# Homework 4

Due: Feb 17 by 11:55 pm (London ON time)
Submit your Jupyter Notebook to OWL

Note that you don’t need to complete each question using a single Python command. You may use multiple lines of code. Also note that there is not one single correct way of completing each question. There are many ways you might code up the solution to each.

## NumPy Exercises

1. Create a 5x5 2D array with $$\pi$$ on the border and 0 inside and print it to the screen.

[[3.14159265 3.14159265 3.14159265 3.14159265 3.14159265]
[3.14159265 0.         0.         0.         3.14159265]
[3.14159265 0.         0.         0.         3.14159265]
[3.14159265 0.         0.         0.         3.14159265]
[3.14159265 3.14159265 3.14159265 3.14159265 3.14159265]]
2. Consider the 1x10 1D array Z:

Z = np.array([3,1,4,1,5,9,2,6,5,3])
print(Z)
[3 1 4 1 5 9 2 6 5 3]

Compute the sum of squared elements of Z and print it to the screen:

207
3. Set NumPy’s random number generator seed to 9040. Then create a 10x5 2D array containing random integers between 10 and 20, inclusive and print it to the screen:

np.random.seed(9040)
[[10 11 12 16 14]
[14 18 18 18 13]
[16 18 16 17 15]
[13 20 15 16 10]
[16 17 13 17 12]
[11 12 10 13 14]
[17 18 16 15 13]
[13 16 13 10 18]
[13 12 17 19 12]
[20 11 17 13 10]]
4. Consider a 1x10 1D array of integers Z:

np.random.seed(9040)
Z = np.random.randint(0,1000,10)

Print out the unique elements of Z, sorted in descending order (largest first, smallest last):

[942 898 884 838 728 703 689 516 509 416]
5. Construct a 1x50 array Z containing the sequence 5,4,3,2,1 repeated 10 times:

[5 4 3 2 1 5 4 3 2 1 5 4 3 2 1 5 4 3 2 1 5 4 3 2 1 5 4 3 2 1 5 4 3 2 1 5 4
3 2 1 5 4 3 2 1 5 4 3 2 1]

## Matplotlib exercises

1. Define a 1D array x containing 10 values starting at 0, ending at 0.9, in increments of 0.1. Define a vector y that is equal to np.sin(2 * np.pi * x). Generate a line plot with x on the horizontal axis and y on the vertical axis. Use blue circles at each data point (markersize of 8.0), connected by blue solid lines, with a linewidth of 2.0. Label the horizontal axis x and the vertical axis y. Set the range on the horizontal axis so it goes from 0 to 0.9 in steps of 0.1, and on the vertical axis so it goes from -1 to 1 in steps of 0.2.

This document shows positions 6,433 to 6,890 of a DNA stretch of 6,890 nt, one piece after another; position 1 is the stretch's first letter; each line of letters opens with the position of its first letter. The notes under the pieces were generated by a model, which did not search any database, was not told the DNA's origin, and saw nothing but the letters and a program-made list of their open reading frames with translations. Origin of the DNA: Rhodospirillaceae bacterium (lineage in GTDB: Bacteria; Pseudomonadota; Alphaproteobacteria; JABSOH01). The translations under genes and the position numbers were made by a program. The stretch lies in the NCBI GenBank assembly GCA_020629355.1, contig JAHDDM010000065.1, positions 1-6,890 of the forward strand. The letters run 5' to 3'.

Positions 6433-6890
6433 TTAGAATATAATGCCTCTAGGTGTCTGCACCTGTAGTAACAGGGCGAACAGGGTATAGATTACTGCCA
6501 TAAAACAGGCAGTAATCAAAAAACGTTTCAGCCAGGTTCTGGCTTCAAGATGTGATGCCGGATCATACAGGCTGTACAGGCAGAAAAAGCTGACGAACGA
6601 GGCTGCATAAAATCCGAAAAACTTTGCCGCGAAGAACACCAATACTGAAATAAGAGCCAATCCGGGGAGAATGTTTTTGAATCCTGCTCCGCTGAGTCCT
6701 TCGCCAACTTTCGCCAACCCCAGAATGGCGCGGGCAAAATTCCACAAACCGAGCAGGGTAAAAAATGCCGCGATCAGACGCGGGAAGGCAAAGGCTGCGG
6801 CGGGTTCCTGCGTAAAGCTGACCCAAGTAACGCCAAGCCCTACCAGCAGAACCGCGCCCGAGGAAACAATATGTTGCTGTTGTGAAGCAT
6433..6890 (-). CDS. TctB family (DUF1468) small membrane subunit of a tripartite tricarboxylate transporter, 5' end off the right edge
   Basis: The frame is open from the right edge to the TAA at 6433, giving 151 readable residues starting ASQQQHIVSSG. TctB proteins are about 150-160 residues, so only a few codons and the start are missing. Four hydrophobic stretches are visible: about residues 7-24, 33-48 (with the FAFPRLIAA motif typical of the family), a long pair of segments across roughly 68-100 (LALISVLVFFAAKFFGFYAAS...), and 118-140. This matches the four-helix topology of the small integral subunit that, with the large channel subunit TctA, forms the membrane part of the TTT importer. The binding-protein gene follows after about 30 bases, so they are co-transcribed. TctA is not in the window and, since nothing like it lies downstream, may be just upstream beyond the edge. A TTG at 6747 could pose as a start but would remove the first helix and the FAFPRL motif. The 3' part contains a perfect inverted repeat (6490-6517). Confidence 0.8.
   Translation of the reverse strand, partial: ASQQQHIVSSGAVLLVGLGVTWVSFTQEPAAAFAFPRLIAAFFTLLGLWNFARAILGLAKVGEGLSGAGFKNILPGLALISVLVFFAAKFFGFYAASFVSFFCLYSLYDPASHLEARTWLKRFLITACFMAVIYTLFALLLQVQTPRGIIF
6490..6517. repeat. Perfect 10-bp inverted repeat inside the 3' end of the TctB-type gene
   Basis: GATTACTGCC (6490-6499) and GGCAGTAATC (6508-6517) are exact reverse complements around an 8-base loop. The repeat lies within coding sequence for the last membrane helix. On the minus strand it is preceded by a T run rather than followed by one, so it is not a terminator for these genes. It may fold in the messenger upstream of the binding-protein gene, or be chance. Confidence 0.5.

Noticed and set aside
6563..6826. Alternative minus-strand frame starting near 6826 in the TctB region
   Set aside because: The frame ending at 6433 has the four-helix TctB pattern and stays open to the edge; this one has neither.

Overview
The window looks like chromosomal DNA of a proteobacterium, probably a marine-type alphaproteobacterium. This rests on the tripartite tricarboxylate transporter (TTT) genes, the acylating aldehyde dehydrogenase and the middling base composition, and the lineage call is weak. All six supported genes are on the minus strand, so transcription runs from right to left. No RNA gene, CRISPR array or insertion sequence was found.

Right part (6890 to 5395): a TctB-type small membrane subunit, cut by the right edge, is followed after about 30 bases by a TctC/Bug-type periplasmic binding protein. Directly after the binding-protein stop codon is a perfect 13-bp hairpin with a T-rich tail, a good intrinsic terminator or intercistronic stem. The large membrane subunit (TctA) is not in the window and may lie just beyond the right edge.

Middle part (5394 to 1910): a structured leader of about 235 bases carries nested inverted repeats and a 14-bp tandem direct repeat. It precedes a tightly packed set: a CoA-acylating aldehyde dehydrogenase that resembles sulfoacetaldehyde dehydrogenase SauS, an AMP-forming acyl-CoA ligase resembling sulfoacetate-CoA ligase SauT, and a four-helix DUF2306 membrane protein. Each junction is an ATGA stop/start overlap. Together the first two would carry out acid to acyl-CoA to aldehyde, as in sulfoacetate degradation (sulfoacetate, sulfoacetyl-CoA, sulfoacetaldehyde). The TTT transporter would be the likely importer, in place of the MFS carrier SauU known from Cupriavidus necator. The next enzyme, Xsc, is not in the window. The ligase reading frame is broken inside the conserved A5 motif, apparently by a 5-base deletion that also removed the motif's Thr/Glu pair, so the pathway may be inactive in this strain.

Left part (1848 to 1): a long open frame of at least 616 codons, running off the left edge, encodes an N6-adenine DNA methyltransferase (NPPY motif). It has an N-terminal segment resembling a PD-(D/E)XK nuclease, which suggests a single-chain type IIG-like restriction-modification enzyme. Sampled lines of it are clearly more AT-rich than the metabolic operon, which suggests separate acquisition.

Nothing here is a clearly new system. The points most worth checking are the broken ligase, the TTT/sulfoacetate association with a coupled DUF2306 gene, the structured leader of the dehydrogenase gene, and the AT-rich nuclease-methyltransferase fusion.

2. Define 1D arrays y1 equal to [1,2,3,4,4], y2 equal to [1,5,6,8,10], and y3 equal to [5,4,2,1,1]. Generate a multi-line plot using squares (markersize 6.0) connected with solid lines (linewidth 1.0). Label the axes as shown, and set axis limits and axis ticks as shown. Add a legend as shown. The y1 colour is blue, the y2 colour is red, and the y3 colour is magenta.

3. Define a 100-length 1D array x starting at 1 and ending at 100 in increments of 1. Define y equal to (x * 0.15) + N where N is a 100 element 1D array of random values chosen from a gaussian distribution with mean 0.0 and standard deviation 0.5. Let z be equal to ((x * 0.05) + 2) + N2 where N2 is a 100 element 1D array of random values chosen from a gaussian distribution with mean 0.0 and standard deviation 2.0. Generate a scatterplot as shown below, using filled circles (markersize 3.0). The y colour is blue and the z colour is red. Pay attention to the axis labels, tick marks, and ranges. At the beginning of your answer set the random seed (once) to be equal to 9040 so that we all get the same random values, using np.random.seed(9040).

4. Re-plot the data from Question 8 using subplots, as shown below. Try to replicate the axis limits, and axis labeling. Use boldface font to add a title to each subplot (A, B, and C, aligned to the left of each subplot as shown below).

Hint: adjust the hspace parameter for subplots so that the subplots don’t overlap, e.g. plt.subplots_adjust(hspace=0.6).
Hint: ax.spines["top"].set_visible(False) will turn off the top part of the box outlining each plot.

Do your best to replicate all of the elements of the Figure. If you can’t replicate every little part of it don’t worry, but challenge yourself to try to get as close as you can. I will post a sample solution after the deadline.